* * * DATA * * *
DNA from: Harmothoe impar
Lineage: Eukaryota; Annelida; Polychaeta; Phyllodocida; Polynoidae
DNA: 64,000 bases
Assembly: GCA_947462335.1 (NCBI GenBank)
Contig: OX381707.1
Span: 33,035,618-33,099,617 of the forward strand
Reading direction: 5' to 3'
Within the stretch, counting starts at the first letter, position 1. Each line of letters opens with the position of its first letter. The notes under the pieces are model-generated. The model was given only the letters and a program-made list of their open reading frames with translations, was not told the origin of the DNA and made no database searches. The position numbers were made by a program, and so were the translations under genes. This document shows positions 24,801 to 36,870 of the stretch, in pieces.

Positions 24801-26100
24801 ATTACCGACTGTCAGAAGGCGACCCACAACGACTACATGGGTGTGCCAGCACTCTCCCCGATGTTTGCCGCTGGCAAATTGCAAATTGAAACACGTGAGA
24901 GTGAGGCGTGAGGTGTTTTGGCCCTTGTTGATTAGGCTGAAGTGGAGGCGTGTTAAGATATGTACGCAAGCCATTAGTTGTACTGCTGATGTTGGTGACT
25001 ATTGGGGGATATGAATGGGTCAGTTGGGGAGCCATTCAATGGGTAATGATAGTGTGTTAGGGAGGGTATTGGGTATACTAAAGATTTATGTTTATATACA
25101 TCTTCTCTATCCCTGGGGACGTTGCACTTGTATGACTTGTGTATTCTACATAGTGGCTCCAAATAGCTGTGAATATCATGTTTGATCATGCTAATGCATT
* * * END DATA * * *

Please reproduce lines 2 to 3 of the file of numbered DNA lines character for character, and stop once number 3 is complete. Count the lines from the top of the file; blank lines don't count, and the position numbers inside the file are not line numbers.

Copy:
Lineage: Eukaryota; Annelida; Polychaeta; Phyllodocida; Polynoidae
DNA: 64,000 bases